Buying the integrator
In an earlier article, I wrote about how difficult it is to sell installation and service revenue in the alarm market today. I tried to explain why this is the case — the fact that installation and service revenue is “one-time revenue” and not recurring. However, recently I did sell the shares of what I would call a small integrator — a security company where the bulk of the revenue and value in the company was not in the monitored accounts but in installation and service revenue.
November 3, 2014 By Victor Harding
The deal unfolded much as you might expect. The seller got most of the value for his monitored accounts up front but the majority of the purchase price (for the installation and service revenue) will be paid to him over two years after the deal closed, assuming that his company brings in a certain amount of business. What was key about this deal is that the owner is staying on with the buyer after the sale.
There are dozens of companies in Canada like the one I just sold and many of these will come up for sale over the next few years. So allow me to make a few points to the owners of those companies and to potential buyers as well.
First, if you are the owner of a small integration company, don’t expect to get any interest in your installation and service revenue from the national alarm companies. As far as smaller buyers are concerned, first they can be more difficult to find, and second, many of them are not as familiar with acquisition values and come back with low bids. Also, many smaller buyers are simply capital constrained. The seller often has just enough RMR to add another $150,000-$200,000 to the final purchase price and the small buyer can’t handle this and the down payment for the installation revenue as well.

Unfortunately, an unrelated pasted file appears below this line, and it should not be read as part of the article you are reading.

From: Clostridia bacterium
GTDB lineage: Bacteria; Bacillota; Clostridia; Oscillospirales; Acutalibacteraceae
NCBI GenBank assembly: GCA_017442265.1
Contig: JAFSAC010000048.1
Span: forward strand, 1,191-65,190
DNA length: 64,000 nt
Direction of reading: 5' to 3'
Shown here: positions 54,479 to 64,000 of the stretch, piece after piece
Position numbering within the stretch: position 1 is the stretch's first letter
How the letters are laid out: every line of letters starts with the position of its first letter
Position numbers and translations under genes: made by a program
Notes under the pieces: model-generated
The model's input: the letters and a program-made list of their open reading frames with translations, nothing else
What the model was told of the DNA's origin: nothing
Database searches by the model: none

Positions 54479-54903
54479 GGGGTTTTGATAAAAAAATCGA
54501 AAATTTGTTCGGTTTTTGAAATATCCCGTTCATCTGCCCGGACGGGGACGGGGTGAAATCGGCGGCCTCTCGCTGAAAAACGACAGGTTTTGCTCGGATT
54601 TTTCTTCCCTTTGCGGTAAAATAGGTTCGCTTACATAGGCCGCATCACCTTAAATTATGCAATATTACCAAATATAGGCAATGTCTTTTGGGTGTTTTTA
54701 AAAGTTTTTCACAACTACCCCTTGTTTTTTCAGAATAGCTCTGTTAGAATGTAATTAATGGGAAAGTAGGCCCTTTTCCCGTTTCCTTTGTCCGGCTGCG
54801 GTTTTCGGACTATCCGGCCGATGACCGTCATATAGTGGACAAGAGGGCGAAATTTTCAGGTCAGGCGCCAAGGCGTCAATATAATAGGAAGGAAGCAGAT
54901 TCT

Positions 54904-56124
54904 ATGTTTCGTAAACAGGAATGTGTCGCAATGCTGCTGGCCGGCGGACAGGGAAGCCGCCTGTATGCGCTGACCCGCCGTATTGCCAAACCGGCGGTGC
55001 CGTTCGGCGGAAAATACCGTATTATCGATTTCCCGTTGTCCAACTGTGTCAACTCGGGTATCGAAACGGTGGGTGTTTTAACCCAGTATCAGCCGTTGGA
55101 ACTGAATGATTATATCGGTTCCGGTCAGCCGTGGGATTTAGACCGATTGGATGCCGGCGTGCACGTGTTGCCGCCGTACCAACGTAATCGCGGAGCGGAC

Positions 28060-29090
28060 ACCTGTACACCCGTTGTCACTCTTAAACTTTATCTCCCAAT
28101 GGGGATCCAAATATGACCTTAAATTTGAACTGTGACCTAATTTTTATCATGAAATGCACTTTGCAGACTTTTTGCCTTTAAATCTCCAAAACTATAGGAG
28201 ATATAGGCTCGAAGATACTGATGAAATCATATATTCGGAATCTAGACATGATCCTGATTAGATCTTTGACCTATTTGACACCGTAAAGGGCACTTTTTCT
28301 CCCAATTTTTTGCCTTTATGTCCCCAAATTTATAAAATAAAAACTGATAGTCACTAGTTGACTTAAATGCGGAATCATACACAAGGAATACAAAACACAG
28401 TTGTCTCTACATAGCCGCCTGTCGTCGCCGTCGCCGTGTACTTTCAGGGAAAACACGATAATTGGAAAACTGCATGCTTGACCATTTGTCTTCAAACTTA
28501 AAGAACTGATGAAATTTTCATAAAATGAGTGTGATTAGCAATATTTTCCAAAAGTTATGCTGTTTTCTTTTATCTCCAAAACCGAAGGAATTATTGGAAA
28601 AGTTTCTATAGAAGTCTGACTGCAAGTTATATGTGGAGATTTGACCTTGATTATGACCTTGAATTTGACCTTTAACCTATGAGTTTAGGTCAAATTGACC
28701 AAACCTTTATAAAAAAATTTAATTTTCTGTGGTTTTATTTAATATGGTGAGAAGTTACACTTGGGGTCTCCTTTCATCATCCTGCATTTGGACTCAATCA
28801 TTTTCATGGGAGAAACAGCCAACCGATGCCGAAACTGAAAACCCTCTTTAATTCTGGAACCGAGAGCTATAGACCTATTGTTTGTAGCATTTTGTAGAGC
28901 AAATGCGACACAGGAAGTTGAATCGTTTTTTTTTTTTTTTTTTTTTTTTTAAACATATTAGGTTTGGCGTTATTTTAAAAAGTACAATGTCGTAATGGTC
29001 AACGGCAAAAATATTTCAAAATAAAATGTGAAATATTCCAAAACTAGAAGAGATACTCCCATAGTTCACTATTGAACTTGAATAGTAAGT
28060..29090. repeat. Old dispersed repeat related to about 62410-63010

(As an important aside, there is a big hole in the Canadian security market in terms of companies that will provide financing to security companies that want to buy RMR in bulk to expand. If the smaller or mid-sized companies could find financing to buy the RMR portion of these small integrators, many more deals could be done and small and medium-sized companies could expand. The U.S. has this type of financing available. I know of only one company in Canada willing to lend against RMR. We need more. Happily, I have been talking to another company new to the security space that is looking at financing bulk acquisitions of alarm accounts.)
Where does this leave us? I think there is a great opportunity for a mid-sized alarm company that has capital to systematically buy up some of these smaller integration companies. They will not have to pay too much up front. They will pick up a block of monitored accounts and additional installation and service revenue brought in by the seller executing on his “earn-out.” They will be adding an experienced player to their team and almost always bring with them much needed technicians with extra capacity and expertise. I can see how this can work. I just need to find the “consolidator.”
Victor Harding is the principal of Harding Security Services (www.hardingsecurity.ca).
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